|See the links on the left.
There literally are dozens of PC based data acquisition systems that use the serial
port to interface to the PC. Many of these may be used with programs written in any
Windows language, including Visual Basic® (my primary interest). Some
use proprietary protocols, and are meant to use applications that are furnished with the
hardware. While this second category is useful, I will not go into details on their
operation, though I will include links so that you can seek more information -- if this
strikes your fancy.
Systems that use serial interfaces range in performance from low, up to a few hundred
Hz, to fairly high, 100 KHz or higher are possible, if the system employs sufficient
memory to buffer all data acquired in real time. A simple calculation shows what raw
acquisition rate is the maximum that can be achieved by systems that must use the serial
port to send acquired data to the PC in real time. The maximum serial port speed for
normal 16550A UART based serial ports is 115 Kbits/s. This results in a raw maximum
real time acquisition rate of 11.5 K bytes/s. Practical implementations will
restrict this to 10 K bytes/s (or less), largely dependent on the capability of the PC
that hosts the application software. This is roughly an order of magnitude higher
performance than can be reached by most parallel port based devices (see Other Parallel).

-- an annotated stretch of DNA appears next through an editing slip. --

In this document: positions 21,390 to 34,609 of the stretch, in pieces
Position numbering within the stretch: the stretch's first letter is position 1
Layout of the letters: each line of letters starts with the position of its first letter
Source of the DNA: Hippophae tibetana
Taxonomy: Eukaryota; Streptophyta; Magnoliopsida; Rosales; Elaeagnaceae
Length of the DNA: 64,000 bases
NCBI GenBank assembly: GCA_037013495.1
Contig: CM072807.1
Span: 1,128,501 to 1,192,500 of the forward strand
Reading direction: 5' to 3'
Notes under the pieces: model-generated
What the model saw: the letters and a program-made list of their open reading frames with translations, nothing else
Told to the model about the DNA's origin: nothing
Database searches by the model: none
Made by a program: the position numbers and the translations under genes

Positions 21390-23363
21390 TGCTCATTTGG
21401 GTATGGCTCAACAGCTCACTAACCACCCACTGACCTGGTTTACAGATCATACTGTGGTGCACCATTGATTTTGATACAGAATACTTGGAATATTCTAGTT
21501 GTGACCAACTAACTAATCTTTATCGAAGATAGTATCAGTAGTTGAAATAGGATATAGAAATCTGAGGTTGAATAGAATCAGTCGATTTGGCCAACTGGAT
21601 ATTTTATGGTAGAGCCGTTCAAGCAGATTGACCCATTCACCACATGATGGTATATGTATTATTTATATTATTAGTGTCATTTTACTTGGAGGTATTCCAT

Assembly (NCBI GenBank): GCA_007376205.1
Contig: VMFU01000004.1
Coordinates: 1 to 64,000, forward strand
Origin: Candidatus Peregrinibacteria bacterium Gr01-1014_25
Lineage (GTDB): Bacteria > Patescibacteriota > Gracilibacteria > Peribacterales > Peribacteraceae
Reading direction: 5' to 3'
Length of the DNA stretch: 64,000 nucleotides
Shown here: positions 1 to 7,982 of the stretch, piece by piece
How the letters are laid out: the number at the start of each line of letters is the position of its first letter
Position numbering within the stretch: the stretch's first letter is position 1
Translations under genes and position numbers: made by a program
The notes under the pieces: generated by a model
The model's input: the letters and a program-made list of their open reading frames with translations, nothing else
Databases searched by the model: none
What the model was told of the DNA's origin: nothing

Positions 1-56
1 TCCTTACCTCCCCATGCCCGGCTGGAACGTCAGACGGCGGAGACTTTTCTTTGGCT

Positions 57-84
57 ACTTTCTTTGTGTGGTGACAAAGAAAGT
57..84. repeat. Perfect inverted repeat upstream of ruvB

(1/2014) I have been creating a
number of very inexpensive data acquisition projects that are based on
different Arduino platforms.
Arduino provides a very natural development environment and it can be
perfect for one-off or limited production test and measurement systems.
I have a number of Arduino examples in my book (see the next paragraph).
Many manufacturers of serial port based A/Ds provide ActiveX controls and/or C based
libraries for application programming. Those that are not furnished with programming
controls or libraries, and that don't implement a proprietary data format, can be
interfaced using the methods that I describe in my book,
Basic Programmer's Guide to Serial Communications. These can range
from the Data Logger example in my book that uses a DVM, to much higher performance
I have created an ActiveX control for B&B
Electronics 232SDA series of Data Acquisition Modules. Click this link
to go to my 232SDA page.
Click here for a paper that
describes how to add waveform editing and creation for a Berkeley
Nucleonics Model 625/625A Arbitrary Waveform Generator. (NEW
April 5, 2010). This isn't data acquisition, per se.
However, it might be interesting due to its use of RS-232 to control an
external instrument, and it does have application to testing of various data
acquisition systems. Such testing is the reason that I wrote it.